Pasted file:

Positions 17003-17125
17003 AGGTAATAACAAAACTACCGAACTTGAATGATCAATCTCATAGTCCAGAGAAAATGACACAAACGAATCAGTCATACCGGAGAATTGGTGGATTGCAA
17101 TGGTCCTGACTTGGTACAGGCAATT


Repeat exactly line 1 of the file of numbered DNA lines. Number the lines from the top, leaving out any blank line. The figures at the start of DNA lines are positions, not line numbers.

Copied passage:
Positions 17003-17125